He raced back outside, hoping to reach them through the upstairs windows, but the ladder he always kept propped against the house was strangely missing. An idea struck: He would drive one of his two coal trucks up to the house and climb atop it to reach the windows. But even though they’d functioned perfectly the day before, neither would start now. He ransacked his mind for another option. He tried to scoop water from a rain barrel but found it frozen solid. Five of his children were stuck somewhere inside those great, whipping ropes of smoke. He didn’t notice that his arm was slick with blood, that his voice hurt from screaming their names.
His daughter Marion sprinted to a neighbor’s home to call the Fayetteville Fire Department but couldn’t get any operator response. A neighbor who saw the blaze made a call from a nearby tavern, but again no operator responded. Exasperated, the neighbor drove into town and tracked down Fire Chief F.J. Morris, who initiated Fayetteville’s version of a fire alarm: a “phone tree” system whereby one firefighter phoned another, who phoned another. The fire department was only two and a half miles away but the crew didn’t arrive until 8 a.m., by which point the Sodders’ home had been reduced to a smoking pile of ash.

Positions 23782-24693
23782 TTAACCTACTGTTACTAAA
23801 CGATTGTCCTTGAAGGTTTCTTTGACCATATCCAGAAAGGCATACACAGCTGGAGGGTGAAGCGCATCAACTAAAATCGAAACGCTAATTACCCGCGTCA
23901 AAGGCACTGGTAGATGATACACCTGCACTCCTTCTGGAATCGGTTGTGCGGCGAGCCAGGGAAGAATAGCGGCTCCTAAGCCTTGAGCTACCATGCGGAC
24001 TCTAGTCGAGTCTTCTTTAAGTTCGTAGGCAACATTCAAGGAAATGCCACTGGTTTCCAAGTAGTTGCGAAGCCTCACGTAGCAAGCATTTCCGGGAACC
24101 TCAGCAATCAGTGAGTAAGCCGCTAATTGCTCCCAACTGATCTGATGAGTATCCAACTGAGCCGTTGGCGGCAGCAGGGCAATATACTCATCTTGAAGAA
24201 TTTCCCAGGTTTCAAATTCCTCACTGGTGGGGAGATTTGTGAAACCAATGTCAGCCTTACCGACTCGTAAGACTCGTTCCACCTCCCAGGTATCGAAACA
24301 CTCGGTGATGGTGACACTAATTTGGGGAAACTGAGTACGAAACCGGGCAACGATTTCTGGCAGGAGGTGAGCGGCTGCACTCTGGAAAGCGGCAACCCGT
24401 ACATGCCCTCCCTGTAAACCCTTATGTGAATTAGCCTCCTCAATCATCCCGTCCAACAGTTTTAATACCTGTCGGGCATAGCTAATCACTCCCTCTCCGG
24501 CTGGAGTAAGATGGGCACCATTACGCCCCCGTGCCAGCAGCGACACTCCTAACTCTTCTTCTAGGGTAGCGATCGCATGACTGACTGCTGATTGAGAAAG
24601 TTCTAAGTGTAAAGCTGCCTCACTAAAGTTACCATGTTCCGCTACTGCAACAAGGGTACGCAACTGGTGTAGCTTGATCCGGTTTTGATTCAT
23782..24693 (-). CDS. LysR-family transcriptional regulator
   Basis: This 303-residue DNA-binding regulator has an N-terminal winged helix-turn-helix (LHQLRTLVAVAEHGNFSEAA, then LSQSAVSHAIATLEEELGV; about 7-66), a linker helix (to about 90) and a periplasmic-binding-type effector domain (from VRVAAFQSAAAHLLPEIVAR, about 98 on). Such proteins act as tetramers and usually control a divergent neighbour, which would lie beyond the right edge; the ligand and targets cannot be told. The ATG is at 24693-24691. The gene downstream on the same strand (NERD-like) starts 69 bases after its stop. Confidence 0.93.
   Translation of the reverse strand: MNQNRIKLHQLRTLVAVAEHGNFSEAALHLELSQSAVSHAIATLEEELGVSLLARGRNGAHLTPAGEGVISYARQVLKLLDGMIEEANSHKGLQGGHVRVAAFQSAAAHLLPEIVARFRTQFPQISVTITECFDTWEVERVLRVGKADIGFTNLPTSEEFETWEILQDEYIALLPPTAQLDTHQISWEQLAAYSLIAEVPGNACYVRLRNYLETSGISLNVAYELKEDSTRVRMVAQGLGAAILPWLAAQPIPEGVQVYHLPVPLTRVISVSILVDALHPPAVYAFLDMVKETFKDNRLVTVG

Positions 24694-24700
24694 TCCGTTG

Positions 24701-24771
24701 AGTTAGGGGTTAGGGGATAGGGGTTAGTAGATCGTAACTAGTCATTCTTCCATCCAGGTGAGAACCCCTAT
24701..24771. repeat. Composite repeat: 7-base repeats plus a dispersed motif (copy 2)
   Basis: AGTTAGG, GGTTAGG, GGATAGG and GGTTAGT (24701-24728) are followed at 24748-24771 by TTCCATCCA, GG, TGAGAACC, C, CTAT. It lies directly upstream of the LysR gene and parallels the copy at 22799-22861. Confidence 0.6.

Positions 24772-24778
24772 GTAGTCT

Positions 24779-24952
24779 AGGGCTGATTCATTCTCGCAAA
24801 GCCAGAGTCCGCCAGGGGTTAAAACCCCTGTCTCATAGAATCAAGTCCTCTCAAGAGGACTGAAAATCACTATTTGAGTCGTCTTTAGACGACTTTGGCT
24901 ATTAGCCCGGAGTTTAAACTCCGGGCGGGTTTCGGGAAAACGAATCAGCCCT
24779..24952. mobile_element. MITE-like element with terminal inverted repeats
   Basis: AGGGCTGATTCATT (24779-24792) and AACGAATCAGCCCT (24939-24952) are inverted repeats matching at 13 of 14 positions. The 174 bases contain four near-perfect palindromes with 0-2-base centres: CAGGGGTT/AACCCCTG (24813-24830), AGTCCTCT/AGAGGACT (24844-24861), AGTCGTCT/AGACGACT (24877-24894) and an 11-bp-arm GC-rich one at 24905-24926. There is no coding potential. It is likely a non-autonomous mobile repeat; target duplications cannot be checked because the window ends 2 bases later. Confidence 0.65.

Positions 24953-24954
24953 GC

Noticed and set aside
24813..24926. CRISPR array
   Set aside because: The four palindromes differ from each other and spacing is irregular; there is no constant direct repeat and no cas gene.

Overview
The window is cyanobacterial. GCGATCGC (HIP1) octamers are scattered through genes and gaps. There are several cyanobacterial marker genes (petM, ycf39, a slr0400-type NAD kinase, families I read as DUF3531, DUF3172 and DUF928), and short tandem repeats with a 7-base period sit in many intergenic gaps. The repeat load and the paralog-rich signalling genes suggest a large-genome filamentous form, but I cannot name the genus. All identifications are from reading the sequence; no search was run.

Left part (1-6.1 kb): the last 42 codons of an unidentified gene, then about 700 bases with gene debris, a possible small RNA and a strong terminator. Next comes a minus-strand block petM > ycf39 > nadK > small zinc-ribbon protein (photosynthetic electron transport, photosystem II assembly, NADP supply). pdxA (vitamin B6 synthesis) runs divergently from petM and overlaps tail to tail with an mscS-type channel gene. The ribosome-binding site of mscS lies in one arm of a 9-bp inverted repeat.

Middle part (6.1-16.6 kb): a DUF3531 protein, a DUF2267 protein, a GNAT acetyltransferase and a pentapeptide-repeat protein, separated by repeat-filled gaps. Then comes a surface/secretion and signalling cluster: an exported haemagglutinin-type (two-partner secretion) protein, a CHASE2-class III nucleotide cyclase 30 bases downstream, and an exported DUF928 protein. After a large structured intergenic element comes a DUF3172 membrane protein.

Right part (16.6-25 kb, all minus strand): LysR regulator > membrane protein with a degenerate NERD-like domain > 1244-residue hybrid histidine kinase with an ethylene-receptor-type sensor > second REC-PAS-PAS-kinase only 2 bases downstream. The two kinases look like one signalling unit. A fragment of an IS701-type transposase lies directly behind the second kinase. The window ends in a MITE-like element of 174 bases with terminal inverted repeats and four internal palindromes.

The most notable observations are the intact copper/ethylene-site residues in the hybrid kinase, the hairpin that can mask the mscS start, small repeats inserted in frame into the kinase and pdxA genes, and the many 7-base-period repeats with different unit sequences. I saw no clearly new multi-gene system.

George and Jeannie assumed that five of their children were dead, but a brief search of the grounds on Christmas Day turned up no trace of remains. Chief Morris suggested that the blaze had been hot enough to completely cremate the bodies. A state police inspector combed the rubble and attributed the fire to faulty wiring. George covered the basement with five feet of dirt, intending to preserve the site as a memorial. The coroner’s office issued five death certificates just before the new year, attributing the causes to “fire or suffocation.”